Once again, BSFA members will receive a commemorative BSFA Awards booklet with details of all the nominees.

Best Artwork:

Richard Anderson for the cover of Mirror Empire by Kameron Hurley, published by Angry Robot Books.

Blacksheep for the cover of Bête by Adam Roberts, published by Gollancz

Tessa Farmer for her sculpture The Wasp Factory, after Iain Banks.

Jeffrey Alan Love for the cover of Wolves by Simon Ings, published by Gollancz

Andy Potts for the cover of Mars Evacuees by Sophia McDougall, published by Egmont

Best Non-Fiction:

Paul Kincaid for Call and Response, published by Beccon Books

Jonathan McCalmont for ‘Deep Forests and Manicured Gardens: A Look at Two New Short Fiction Magazines’

Edward James, for Science Fiction and Fantasy Writers and the First World War

Strange Horizons: various authors for The State of British SF and Fantasy: A Symposium

Karen Burnham for Greg Egan, published by University of Illinois Press

 

Best Short Fiction:

Ruth E J Booth for “The Honey Trap”, published in La Femme, Newcon Press

Octavia Cade for The Mussel Eater,  published by The Book Smugglers

Benjanun Sriduangkaew for  Scale Bright, published by Immersion Press

 

Best Novel:

Nina Allan, for The Race, published by Newcon Press

Frances Hardinge, for Cuckoo Song, published by Macmillan

Dave Hutchinson, for Europe in Autumn, published by Solaris

Simon Ings, for Wolves, published by Gollancz

Anne Leckie, for Ancillary Sword, published by Orbit

Claire North, for The First Fifteen Lives of Harry August, published by Orbit

Nnedi Okorafor,  for Lagoon, published by Hodder

Neil Williamson, for The Moon King, published byNewcon Press

 

  • The number of nominees in this category is due to a tie for fourth place.

 

Congratulations to all the shortlisted nominees, and thanks to our members for nominating.

February BSFA London Meeting: Scott K. Andrews Interviewed By Jason Arnopp

Location: Upstairs, The Artillery Arms, 102 Bunhill Row, London, EC1Y 8ND

HeadShot

On Wednesday 25th of February 2015, Scott K. Andrews (Author of Abaddon’s School’s Out trilogy and the new Timebomb series from Hodder & Stoughton) will be interviewed by Jason Arnopp (author of Doctor Who: The Gemini Contagion, Friday The 13th: Hate-Kill-Repeat and Beast In The Basement).

ALL WELCOME – FREE ENTRY (Non-members welcome)

The interview will start at 7 pm. We have the room from 6 pm (and if early, fans are in the ground floor bar from 5ish).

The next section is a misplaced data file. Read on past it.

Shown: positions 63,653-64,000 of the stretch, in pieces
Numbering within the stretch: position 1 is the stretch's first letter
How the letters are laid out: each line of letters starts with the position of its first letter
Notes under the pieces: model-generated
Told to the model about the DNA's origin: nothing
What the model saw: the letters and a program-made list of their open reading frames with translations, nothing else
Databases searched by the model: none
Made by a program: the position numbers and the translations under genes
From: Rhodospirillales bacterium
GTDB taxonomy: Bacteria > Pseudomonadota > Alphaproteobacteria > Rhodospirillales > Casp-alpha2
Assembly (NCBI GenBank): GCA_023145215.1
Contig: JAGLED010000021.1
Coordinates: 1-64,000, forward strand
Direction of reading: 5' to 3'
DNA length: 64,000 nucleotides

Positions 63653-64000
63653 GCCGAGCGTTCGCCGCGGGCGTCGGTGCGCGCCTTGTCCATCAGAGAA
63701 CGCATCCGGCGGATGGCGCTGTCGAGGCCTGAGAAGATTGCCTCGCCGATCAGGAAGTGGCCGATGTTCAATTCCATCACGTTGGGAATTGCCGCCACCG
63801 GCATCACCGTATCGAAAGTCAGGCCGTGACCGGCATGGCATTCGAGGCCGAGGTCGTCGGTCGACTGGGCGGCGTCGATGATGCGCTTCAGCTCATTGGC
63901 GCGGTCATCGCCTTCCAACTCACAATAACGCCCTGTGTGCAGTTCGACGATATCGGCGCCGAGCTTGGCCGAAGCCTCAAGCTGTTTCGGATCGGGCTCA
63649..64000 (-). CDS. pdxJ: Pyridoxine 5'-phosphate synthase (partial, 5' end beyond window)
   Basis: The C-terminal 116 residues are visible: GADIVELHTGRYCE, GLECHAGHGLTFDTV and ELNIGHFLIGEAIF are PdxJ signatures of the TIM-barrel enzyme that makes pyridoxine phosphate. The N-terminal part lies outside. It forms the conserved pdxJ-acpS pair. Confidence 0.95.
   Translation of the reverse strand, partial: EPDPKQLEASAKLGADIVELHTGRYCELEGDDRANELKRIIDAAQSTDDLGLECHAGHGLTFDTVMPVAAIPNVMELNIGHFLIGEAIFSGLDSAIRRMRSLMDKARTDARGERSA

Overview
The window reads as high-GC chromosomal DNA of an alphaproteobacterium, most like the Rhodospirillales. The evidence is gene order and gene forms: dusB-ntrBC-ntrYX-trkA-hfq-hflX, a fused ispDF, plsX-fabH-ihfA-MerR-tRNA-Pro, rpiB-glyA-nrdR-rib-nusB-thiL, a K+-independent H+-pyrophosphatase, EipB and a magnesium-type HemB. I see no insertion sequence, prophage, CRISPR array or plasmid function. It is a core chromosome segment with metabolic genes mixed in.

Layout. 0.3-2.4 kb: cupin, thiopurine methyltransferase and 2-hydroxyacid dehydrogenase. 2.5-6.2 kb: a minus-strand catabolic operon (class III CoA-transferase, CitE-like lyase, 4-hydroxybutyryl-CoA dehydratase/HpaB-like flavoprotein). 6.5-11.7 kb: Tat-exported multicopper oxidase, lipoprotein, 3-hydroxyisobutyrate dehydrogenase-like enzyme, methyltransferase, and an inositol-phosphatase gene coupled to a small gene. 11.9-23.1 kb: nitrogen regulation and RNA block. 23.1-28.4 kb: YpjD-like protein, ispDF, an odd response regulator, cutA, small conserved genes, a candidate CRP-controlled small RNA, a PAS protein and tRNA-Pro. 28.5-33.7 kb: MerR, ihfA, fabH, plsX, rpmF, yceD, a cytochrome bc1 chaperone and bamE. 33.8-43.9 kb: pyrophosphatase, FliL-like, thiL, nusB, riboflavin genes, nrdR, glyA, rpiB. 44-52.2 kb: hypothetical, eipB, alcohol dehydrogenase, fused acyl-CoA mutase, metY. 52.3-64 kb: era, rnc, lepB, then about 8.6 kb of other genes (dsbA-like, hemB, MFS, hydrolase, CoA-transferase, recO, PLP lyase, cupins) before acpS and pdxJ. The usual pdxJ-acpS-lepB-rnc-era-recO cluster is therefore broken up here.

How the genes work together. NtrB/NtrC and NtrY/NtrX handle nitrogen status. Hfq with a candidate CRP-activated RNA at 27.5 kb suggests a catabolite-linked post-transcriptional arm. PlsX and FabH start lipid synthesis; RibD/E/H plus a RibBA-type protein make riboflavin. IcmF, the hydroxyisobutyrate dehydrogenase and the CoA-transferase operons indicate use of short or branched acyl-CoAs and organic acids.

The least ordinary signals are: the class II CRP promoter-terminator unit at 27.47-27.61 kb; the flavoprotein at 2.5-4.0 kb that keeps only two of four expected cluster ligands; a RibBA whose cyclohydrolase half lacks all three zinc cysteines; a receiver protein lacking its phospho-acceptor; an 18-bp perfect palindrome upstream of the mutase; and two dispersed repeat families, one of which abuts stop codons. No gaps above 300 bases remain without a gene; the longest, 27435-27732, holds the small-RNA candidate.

There will be a raffle (£1 for five tickets), with a selection of sf novels as prizes.

Map is here.

FUTURE EVENTS:

25th March 2015- Suniti Namjoshi interviewed by Farah Mendlesohn

22nd April 2015- Den Patrick Interviewed by Gillian Redfearn

27th May 2015- Sarah Pinborough interviewed by James Barclay

Ninth Science Fiction Foundation Masterclass in Science Fiction Criticism 2015

The Ninth Science Fiction Foundation Masterclass in Science Fiction Criticism will be held from Friday 17 July to Sunday 19 July 2015

The SFF Masterclass involves three days studying texts supplied by three class leaders.  It is a great way to broaden your critical perspectives, sharpen some critical tools, and to make contacts with other people writing on SF and Fantasy.  The class leaders are drawn from professional writers, academics and fans, and this is a great opportunity to learn from people experienced in their craft.
Anyone interested in writing seriously about science fiction and/or fantasy, at whatever level they are in their careers, is welcome to attend.  This includes not just critics and reviewers, but historians and other scholars.  Those who have attended past Masterclasses are also welcome to apply (though we will prioritise applications from those who have not been previous students).
Past students have found these events immensely beneficial, and often return.  For some reports and endorsements from past students and class leaders, see the Facebook page for the Masterclass;
We are pleased to announce that the venue will again be the Royal Observatory, Greenwich, founded by Charles II in 1675, and the home of the Prime Meridian.
Price: £200£150 for registered postgraduate students.
The Class Leaders for 2015 will be:
Pat Cadigan, multiple Clarke and Hugo Award-winning author of Synners and Fools, and Official Queen of Cyberpunk.